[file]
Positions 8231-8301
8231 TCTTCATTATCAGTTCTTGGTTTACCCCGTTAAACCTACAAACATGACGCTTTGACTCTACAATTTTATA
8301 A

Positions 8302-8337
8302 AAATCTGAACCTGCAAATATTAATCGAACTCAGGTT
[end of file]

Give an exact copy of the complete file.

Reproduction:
Positions 8231-8301
8231 TCTTCATTATCAGTTCTTGGTTTACCCCGTTAAACCTACAAACATGACGCTTTGACTCTACAATTTTATA
8301 A

Positions 8302-8337
8302 AAATCTGAACCTGCAAATATTAATCGAACTCAGGTT